Kuwait vote shakes parliament into political deadlock

KUWAIT CITY (AP) — Voters in Kuwait have chosen to shake up their parliament, sending conservative Islamist figures and two women to the assembly in the Gulf Arab nation’s second election in less than two years, according to published results. Friday.

The results of Thursday’s vote, which will bring 27 new members to the 50-member assembly, were seen as a mandate for change amid a long period of deadlock between the Cabinet, which is appointed by the royal family, and the assembly of 50 members. , which is democratically elected and more independent than similar bodies in the region.

Voters appear to have been motivated by growing complaints about official corruption. Kuwait’s Islamist opposition accuses the government of corruption and mismanagement, frequently questioning ministers about their involvement in the misappropriation of public funds.

But experts say these candidates could push back on social reforms and the protection of women’s rights and freedoms.

“If these candidates present socially conservative positions, it will divide those pushing for reform,” said Kristin Smith Diwan, senior resident scholar at the Arab Gulf States Institute in Washington.

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She noted that 17 elected lawmakers signed a widely criticized “values ​​pledge” that calls for gender segregation in Kuwaiti schools and a ban on co-ed dance parties. “Candidates who are willing to make this a heavily polarized question have done well.”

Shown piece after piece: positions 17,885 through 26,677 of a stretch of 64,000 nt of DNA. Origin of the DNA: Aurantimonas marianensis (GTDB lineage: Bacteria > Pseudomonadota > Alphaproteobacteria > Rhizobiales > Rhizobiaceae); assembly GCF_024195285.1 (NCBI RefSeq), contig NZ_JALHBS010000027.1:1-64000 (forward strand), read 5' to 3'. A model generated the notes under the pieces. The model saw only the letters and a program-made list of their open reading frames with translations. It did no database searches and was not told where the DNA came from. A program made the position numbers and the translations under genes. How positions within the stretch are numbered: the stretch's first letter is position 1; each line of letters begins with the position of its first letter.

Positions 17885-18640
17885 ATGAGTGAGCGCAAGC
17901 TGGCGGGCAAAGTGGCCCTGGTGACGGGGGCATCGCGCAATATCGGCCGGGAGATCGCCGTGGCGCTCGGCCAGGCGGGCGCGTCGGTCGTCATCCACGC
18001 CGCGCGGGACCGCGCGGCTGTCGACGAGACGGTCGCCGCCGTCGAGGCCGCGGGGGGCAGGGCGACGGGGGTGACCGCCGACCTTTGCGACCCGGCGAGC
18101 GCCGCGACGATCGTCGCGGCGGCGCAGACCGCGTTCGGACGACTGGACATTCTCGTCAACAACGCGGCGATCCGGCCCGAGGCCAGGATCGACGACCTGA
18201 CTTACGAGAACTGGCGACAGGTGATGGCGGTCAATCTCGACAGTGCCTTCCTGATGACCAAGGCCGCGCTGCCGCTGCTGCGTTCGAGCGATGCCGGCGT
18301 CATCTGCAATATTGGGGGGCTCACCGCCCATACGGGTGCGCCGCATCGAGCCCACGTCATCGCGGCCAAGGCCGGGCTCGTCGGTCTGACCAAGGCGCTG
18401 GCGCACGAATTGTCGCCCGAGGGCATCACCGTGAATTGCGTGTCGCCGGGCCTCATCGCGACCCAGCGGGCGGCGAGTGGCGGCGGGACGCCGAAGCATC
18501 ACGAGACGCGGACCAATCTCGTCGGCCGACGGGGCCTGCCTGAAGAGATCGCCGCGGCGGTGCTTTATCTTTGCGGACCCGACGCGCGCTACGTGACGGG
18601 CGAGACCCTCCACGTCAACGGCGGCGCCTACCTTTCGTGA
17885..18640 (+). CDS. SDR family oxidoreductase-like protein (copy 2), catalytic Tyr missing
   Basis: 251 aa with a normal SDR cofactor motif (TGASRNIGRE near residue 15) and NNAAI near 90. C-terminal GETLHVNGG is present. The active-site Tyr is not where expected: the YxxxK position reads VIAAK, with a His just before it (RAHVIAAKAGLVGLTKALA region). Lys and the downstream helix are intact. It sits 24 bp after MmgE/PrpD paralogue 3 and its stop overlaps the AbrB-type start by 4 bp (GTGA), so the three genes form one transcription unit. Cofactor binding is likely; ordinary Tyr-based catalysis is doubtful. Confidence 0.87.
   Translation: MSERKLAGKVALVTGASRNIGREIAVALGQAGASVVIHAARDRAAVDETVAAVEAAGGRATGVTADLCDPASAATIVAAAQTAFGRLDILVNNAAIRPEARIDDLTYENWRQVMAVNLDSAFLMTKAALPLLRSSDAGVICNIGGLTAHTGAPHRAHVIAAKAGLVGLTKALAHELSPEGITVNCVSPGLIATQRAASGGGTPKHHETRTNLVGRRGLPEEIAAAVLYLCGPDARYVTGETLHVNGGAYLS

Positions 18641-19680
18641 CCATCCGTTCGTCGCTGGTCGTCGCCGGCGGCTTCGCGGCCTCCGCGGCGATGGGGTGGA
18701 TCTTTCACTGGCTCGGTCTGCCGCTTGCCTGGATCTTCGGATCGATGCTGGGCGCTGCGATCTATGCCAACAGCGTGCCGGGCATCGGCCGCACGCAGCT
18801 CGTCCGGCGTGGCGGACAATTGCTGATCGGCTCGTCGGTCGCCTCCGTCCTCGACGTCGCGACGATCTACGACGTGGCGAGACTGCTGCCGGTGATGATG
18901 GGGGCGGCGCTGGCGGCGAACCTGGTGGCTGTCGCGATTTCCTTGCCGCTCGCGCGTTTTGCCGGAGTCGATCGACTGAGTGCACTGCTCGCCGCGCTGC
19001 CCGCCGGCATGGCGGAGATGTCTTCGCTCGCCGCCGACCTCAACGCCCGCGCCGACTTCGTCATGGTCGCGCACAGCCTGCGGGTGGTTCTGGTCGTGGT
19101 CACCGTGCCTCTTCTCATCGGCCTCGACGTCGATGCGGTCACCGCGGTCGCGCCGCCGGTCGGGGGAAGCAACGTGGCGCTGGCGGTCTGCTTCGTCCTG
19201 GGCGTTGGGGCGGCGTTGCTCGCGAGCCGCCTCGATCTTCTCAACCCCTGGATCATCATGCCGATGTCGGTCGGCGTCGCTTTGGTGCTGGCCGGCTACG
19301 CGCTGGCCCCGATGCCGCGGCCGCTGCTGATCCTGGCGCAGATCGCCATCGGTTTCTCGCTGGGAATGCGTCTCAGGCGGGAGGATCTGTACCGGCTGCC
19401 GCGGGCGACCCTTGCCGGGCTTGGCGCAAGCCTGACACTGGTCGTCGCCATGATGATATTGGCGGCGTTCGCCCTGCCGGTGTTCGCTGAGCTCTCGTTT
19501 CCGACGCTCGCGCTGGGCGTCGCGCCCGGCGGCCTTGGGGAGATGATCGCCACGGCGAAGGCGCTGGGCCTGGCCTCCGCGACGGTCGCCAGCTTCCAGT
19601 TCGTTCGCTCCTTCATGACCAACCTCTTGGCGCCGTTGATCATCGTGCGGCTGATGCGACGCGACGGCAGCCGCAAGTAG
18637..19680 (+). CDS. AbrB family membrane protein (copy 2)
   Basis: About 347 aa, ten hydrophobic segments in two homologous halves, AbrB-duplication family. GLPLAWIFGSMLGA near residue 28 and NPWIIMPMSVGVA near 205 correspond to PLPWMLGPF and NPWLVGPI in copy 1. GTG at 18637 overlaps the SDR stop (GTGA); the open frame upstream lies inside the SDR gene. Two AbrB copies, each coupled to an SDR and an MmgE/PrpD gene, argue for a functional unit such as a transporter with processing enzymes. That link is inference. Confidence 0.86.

Two women were also elected, after the last elections of 2020 saw the only female legislator in the assembly lose her seat.

Kuwaiti women have increasingly expressed their frustration at parliament’s failure to pass laws protecting women from abuse and so-called honor killings in the conservative society.

The new assembly will include 27 new members, a dozen of whom served in previous assemblies, local media reported.

Kuwait has the freest and most active assembly in the Persian Gulf, but political power is still largely concentrated in the hands of the ruling Al Sabah family, which appoints the Prime Minister and the Cabinet, and can dissolve the assembly at any time.

Crown Prince Sheikh Meshal Al Ahmed Al Jaber, an 82-year-old who took on many duties from the ailing 85-year-old Emir Sheikh Nawaf Al Ahmad Al Sabah, called Thursday’s elections earlier this year when he dissolved parliament.

Since the death of the previous emir, Sheikh Sabah Al Ahmad Al Sabah, two years ago, Kuwait’s long-standing political impasse has deepened. Lawmakers quizzed ministers over corruption allegations and ministers resigned in exasperation.

Sheikh Meshal has vaguely threatened “strong measures” if these elections fail to break the deadlock between the appointed Cabinet and the democratically elected assembly.

This could mean the dissolution of parliament by royal decree or constitutional decision.

“The threat still remains,” Diwan said. “Kuwaiti really need these two branches of government working together.”

The wrangling prevented the assembly from passing fundamental economic reforms, including a public debt law that would allow the government to borrow money, leading to the depletion of its general reserve fund despite its vast oil wealth. .

Kuwait has the sixth largest known oil reserves in the world and hosts some 13,500 US troops.

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